Downshifting, how can I learn how to do it?

Discussion in 'Questions From New Drivers' started by TravR1, Dec 21, 2021.

  1. TravR1

    TravR1 Road Train Member

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    So I'm doing flats now and I got put into a stick shifter. It's a 10 speed freightliner.

    The old guy at the terminal taught me to float the gears. And I can float up gears reasonably well.

    But I downshift and I get stuck out of gear.

    How do you float down again? If I am in 10th and want to drop to 9th is it done at 45 mph at 1500 rpm?

    How do you do it?

    I tried to watch a few YouTube videos but they were no help.

    I took a rest area exit and my truck started rumbling at about 25 miles per hour and it wouldn't downshift.

    I had it down in driving school, but that was 4 years ago and I've never seen a shifter since.
     
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  3. Oxbow

    Oxbow Road Train Member

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    Can't really help you with the speed as it really depends on tire size and gearing.

    I haven't run a 10 speed for so long that I don't recall the rpm split, but you probably need about 450 to 500 rpm difference.

    So, let it pull down to say 1400, kick it in neutral and raise rpms to 1850ish and you should be able to feel your way in.

    Give it a try and soon you will know what the difference is, and shortly thereafter you will hear/feel what is right. I suspect you may be trying to downshift at too high of rpm, and running against the governor before the match is right.

    Hope it helps. Maybe others will have a better way to describe how to learn.
     
  4. 062

    062 Road Train Member

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    Pay attention to the speed and rpm when you up shift. That’ll get you in the ballpark,then don’t be afraid give it a little clutch to help until you get better.
     
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  5. Dave_in_AZ

    Dave_in_AZ Road Train Member

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    It's feel. 95% feel. And do it slowly and without force.

    I typical downshift from 10th at about 50mph depending on the situation.

    It's REAL easy to break a tooth pulling it out of gear as well.

    Kick it up to 1500 or 1600 and have it ready to ease in. You have to feather the throttle as well.

    Then you'll be in gear a bit above 45mph by the time your shift is complete.

    If downshifting for breaking......hit the Jake's, back it down to about 45, pop it out, brakes, Rev it to 1500 and pop it in 8th.

    It's all practice and feel, and do it slowly so you learn to do it correctly.
     
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  6. LtlAnonymous

    LtlAnonymous Road Train Member

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    There are two ways to do a float. One where you bump up the RPMs and slip it in the gear before it falls, and one where you raise the RPMs about 500 and hold it there, then slip the shifter in. I call them passive and active floating, but I'm sure there's another name for them.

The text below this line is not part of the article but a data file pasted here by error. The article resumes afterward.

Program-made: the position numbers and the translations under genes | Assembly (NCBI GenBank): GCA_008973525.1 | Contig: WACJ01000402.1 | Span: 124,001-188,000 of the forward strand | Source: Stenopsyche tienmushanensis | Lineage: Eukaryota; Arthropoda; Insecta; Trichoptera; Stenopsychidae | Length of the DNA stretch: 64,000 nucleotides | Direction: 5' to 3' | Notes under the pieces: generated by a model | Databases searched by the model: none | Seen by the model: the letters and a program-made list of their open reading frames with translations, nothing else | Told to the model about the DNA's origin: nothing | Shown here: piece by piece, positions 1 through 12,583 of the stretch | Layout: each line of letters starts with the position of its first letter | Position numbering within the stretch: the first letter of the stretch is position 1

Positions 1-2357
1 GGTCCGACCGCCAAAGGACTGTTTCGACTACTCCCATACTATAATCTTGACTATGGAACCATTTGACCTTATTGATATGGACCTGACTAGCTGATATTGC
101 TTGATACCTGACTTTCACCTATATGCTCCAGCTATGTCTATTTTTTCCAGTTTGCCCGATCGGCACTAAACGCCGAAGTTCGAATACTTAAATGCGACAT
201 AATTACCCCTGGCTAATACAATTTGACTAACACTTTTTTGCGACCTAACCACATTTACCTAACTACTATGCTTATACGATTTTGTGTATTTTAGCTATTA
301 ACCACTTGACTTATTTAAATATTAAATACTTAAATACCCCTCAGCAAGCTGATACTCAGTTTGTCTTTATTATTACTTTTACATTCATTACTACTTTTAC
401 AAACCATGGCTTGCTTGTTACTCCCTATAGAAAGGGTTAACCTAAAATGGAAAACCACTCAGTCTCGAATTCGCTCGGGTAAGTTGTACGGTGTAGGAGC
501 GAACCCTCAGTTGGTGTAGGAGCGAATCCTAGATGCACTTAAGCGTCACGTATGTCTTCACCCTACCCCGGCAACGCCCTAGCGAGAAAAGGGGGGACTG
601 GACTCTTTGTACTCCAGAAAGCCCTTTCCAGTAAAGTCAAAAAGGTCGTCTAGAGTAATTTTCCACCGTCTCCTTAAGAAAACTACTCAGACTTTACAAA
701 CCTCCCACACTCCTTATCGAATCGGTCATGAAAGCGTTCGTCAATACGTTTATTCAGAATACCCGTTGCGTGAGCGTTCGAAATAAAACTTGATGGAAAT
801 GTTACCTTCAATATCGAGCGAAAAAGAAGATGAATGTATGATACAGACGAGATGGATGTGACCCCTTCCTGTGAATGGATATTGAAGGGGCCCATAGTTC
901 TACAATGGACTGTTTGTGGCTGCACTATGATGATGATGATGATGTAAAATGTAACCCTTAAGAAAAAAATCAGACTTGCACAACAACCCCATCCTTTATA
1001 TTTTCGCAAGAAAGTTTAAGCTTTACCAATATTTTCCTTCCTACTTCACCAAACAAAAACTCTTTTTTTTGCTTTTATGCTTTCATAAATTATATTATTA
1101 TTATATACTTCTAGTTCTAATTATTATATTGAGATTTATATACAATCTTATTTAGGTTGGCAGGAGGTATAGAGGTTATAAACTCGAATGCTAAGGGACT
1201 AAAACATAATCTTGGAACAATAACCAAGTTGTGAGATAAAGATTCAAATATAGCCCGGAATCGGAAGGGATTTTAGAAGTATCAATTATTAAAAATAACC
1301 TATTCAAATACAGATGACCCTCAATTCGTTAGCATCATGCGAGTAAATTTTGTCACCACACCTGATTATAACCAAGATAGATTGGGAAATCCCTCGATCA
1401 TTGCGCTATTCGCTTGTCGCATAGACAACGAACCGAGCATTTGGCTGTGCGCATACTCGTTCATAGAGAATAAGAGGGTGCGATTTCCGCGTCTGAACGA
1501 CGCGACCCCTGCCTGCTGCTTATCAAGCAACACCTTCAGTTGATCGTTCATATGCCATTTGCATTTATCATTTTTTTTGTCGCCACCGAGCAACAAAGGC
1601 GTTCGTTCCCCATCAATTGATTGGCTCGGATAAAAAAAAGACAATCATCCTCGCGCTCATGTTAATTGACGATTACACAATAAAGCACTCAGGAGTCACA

In either case, a bump of about 500 RPMs from where you slipped out of gear is necessary. It just depends on if you want to be on the fuel pedal or not.
     
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  7. idriveaholden

    idriveaholden Medium Load Member

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    Just use the clutch once to get out of gear and practice reving it up and ease it into the next one down . After a while you’ll get better and be able to do whatever you want.
    i still usually half clutch to get out of gear.
     
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  8. tscottme

    tscottme Road Train Member

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    EVERYONE has more trouble down-shifting than up-shifting. EVERYONE.

    Freightliners suck because they have no markings on the tachometer. Most other makes have green marks or a green band to show you what is the optimal range.

    If you want to down-shift from 10th to 9th you will need to raise your RPMs about 300 - 500 in the moment you are out of 10th gear and before you shift into 9th gear.
     
    Last edited: Dec 21, 2021
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  9. Silverking

    Silverking Light Load Member

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    Just bump the throttle when you get it out of gear press the clutch and slip it into gear. Smooth and easy once you figure out the right speeds. Most freightliners i've driven i downshift at 45 mph for 9th 35mph for 8th 25mph for 7th 15 mph for 6th 10 mph for 5th
     
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  10. motocross25

    motocross25 Road Train Member

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    To go along with what you’re saying I had a coworker one time tell me when he was in driving school they taught them if they were ever out of whack and needed to know what gear to put it in to add the numbers of the MPH and select that hole. What you just said goes along with that. Interesting.
     
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  11. Frank Speak

    Frank Speak Road Train Member

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    I have no idea what RPMs. I don’t pay any attention to that, but I go from 10th to 9th at 40 mph, 9th to 8th at 30, 7th at around 25, 6th at around 15-20 and 5th at 10 mph.

    If I had to guess at the RPMs, I would guess a couple of hundred on the bump. I barely smack the pedal to bump it so I can’t imagine it bumps up much.

    As others have stated, however, it changes with different trucks.
     
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